The Hello Cube Is Possibly The First "Twitterable Object"
<p>Creators Hellicar & Lewis present their latest installation, an interactive sculpture commissioned by the Tate Modern.</p>
In a generation defined by social media and instant gratification, Creators Hellicar & Lewis are experimenting with how platforms like Twitter can power artistic experiences. Their newest digital installation, The Hello Cube, which debuted at the Tate Modern in London this weekend, is a project that explores the connection between direct physicality and online presence, using physical movement and Twitter commands to trigger a series of projected animations within an angular, sculptural cube.
Hellicar & Lewis pitched The Hello Cube as a direct response to Yayoi Kusama's The Passing Winter, part of the Tate Collectives' Infinite Kusama weekend challenge to create an original piece inspired by the retrospective of the Japanese artist’s work. The end result is perhaps the world's first "Twitterable Object," according to Joel Gethin Lewis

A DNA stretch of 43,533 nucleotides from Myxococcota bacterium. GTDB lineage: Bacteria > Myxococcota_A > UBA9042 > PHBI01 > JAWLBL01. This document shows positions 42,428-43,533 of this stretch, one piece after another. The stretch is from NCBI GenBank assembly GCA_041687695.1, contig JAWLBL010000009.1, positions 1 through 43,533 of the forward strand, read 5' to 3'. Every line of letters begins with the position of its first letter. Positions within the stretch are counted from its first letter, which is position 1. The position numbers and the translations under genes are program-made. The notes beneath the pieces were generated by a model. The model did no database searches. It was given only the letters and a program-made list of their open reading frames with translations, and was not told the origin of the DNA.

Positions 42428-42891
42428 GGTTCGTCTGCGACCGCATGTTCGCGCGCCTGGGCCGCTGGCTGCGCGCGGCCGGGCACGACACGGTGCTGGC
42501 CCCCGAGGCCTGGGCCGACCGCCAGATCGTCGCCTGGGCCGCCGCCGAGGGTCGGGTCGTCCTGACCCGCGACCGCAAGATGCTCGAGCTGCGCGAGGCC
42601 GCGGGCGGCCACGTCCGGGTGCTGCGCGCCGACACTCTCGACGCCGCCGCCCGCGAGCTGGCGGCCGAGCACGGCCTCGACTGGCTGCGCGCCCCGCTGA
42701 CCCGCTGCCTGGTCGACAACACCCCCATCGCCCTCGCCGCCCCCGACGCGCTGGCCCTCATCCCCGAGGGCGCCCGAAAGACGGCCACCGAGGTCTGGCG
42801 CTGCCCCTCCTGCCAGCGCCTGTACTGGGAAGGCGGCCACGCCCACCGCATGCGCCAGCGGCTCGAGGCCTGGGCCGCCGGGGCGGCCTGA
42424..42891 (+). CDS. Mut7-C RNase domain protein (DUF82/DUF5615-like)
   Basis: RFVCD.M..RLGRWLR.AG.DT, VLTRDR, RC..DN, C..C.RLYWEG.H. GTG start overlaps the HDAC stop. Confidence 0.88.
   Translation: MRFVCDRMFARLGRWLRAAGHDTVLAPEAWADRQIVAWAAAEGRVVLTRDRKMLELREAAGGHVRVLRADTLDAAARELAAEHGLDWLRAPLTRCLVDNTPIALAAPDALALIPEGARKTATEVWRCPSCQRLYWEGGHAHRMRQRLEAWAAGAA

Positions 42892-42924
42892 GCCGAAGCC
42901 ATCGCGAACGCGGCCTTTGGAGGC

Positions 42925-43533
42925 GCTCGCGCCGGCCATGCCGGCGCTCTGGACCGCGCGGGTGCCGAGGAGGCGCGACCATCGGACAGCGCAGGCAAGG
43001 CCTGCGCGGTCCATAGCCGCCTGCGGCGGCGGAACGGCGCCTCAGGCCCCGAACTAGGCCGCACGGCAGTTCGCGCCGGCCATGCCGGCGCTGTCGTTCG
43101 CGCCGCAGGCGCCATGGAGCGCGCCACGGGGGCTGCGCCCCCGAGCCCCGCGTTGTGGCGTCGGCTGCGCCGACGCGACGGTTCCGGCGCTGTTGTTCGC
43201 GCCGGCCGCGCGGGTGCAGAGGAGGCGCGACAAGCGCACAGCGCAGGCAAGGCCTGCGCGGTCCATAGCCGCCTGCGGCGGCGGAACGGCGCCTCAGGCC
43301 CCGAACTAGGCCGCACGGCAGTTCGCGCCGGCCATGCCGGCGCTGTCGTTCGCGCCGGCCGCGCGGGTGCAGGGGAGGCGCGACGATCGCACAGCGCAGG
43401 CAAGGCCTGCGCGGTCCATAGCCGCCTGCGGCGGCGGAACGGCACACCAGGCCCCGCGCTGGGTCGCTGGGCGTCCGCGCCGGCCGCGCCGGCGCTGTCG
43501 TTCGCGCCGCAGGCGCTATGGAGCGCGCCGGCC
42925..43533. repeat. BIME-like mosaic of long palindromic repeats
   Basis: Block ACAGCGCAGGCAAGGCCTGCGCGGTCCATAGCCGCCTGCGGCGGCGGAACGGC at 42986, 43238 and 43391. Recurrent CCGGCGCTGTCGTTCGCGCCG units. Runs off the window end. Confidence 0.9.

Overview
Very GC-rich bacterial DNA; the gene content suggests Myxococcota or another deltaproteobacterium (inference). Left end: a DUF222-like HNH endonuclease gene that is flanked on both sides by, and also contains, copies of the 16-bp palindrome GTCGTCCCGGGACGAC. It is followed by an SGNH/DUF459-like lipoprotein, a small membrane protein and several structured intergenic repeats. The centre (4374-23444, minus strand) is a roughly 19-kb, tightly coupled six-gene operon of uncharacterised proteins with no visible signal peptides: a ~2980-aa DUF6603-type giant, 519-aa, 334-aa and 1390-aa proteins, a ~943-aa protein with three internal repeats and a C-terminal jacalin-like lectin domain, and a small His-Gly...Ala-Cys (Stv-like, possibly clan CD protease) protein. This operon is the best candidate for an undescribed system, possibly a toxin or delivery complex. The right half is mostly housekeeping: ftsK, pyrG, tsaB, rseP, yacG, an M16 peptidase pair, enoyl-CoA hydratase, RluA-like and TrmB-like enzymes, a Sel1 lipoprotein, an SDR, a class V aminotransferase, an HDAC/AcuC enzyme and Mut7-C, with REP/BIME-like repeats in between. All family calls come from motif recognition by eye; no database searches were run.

In order to interact with the piece, users tweeted at The Hello Cube to generate their own unique work. The Hello Cube responded to a series of scenes, colors, and actions, and sent users an image of the animation their tweet created. One example tweet reads "@thehellocube Hello! Cells, Bigger, Red. BYE!"
A camera located inside of the cube filmed the animations, which were then projected onto a screen surrounded by mirrors. Numerous holes were positioned throughout the cube to allow users to stick their arms and hands through the structure, emphasizing the anonymity associated with social media.
“We get excited by not being able to predict what will come out of it,” Gethin Lewis said about project. “You can essentially interact with the cube from anywhere in the world.” Reminiscent of some of their other work, The Hello Cube acts to incorporate the audience, regardless of physical location. “We don’t create narratives, we create systems,” Gethin Lewis explains. “When people interact with them, they create their own narrative.”
[via Creative Review]